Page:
German payment services company Wirecard AG (ETR:WDI) said on Thursday it had reached a deal to acquire Indonesian peer PT Prima Vista Solusi, or PrimaVista, for a maximum of EUR44.4m (USD54.5m) in cash.
The takeover is part of Wirecard’s expansion in Asia, its chief executive Markus Braun said. Under the terms of the deal, the German company will pay about EUR39.7m in cash and may also provide an earn-out of around EUR4.7m, dependent on the target’s operating profit between 2012 and 2014.
The transaction is scheduled for completion in the fourth quarter of 2012 once it gets the required approvals in Indonesia and is seen to add some EUR4m to the buyer’s consolidated EBITDA in fiscal 2013.
Jakarta-based PrimaVista, which was set up in 2002, is engaged in providing payment and technology services to financial institutions and retailers in Indonesia. The company has around 250 employees and over 130,000 deployed terminals. PrimaVista’s founder and main shareholder will keep his position in the management team of the company. The two firms have been partnering since the beginning of this year.
Earlier this week, Wirecard announced it had recorded consolidated revenues of EUR177.9m during the year’s first half and of EUR94.3m in the second quarter alone.
Elsevier BV, a division of Anglo-Dutch publisher and professional information provider Reed Elsevier Group PLC (LON:REL, AMS:REN), said it had acquired Denmark’s Atira A/S without disclosing the financial particulars of the deal.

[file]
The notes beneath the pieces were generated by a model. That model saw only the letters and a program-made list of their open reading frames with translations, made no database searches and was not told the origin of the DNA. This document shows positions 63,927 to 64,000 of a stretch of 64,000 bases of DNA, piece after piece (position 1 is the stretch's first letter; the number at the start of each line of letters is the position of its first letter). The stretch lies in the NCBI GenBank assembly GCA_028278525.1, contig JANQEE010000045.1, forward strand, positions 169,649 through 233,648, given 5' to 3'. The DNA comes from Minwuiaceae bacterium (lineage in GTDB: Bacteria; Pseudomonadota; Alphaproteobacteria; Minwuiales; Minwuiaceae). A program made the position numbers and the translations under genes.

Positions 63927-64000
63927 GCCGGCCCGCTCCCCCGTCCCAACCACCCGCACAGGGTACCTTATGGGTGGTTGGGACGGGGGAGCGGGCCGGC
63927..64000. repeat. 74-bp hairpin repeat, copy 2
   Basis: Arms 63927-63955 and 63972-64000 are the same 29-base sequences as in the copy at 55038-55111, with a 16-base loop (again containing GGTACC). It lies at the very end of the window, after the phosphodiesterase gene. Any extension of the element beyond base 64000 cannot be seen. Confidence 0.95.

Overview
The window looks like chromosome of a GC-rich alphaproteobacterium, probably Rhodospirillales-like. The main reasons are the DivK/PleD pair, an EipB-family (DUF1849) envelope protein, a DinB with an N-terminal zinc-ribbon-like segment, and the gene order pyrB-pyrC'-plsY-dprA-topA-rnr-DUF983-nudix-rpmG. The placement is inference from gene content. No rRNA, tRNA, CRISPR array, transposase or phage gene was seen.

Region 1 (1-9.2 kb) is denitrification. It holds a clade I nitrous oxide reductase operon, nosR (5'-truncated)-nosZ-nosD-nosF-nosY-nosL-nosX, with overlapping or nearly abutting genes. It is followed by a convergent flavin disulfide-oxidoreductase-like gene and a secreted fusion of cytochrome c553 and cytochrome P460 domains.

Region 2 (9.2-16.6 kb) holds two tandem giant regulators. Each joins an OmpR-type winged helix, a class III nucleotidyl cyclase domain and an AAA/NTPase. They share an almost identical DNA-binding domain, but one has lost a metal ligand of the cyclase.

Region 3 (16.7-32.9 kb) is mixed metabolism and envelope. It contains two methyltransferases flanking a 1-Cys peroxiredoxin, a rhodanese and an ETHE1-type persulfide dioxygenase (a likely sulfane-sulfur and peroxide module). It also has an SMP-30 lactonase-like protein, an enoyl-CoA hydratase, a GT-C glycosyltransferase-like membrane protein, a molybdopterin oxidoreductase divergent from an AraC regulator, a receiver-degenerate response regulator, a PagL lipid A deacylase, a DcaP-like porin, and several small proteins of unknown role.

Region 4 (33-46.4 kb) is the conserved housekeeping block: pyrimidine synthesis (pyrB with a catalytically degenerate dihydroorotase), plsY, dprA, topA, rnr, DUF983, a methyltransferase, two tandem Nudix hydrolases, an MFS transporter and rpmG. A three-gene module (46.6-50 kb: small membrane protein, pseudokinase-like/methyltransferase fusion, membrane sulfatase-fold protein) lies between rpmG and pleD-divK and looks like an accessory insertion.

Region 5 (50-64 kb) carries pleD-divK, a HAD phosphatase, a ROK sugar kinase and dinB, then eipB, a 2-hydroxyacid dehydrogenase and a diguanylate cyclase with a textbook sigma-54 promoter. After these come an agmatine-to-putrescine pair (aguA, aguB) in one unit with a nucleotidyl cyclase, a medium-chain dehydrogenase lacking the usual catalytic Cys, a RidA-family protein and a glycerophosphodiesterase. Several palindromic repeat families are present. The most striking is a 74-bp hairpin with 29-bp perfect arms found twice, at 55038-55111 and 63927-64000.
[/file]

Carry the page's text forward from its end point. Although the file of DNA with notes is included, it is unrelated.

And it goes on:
Atira was established in 2002 and its activities are concentrated in Northern Europe. The company operates in the computer science and software engineering domain, focusing on server-side architecture and systems integration. Its flagship product is a research information system called Pure. It allows researchers to plan, assess and report activities, facilitating the task of data sources aggregation and visualisation. By using Pure, research project leaders can monitor and manage activities and identify improvement opportunities. The system is currently used by more than 47,000 researchers.
With the acquisition of Atira, Elsevier adds complementary capabilities to its SciVal suite, helping academic institutions improve project management and research outcomes. Nick Fowler, who runs Elsevier’s Academic and Government Institutions segment, said that research and funding organisations were increasingly looking for solutions that provide a clear and comprehensive picture of research activities and outcomes. The software developed by Atira helps users get the information that allows them to manage resources effectively and attain their research goals, Fowler said.
Atira director Thomas Jorgensen said that both companies were focused on providing institutions and researchers with quality solutions that improve outcomes. By becoming part of a company with a global footprint, Atira will be able to take its products faster to academic and government institutions worldwide, Jorgensen added.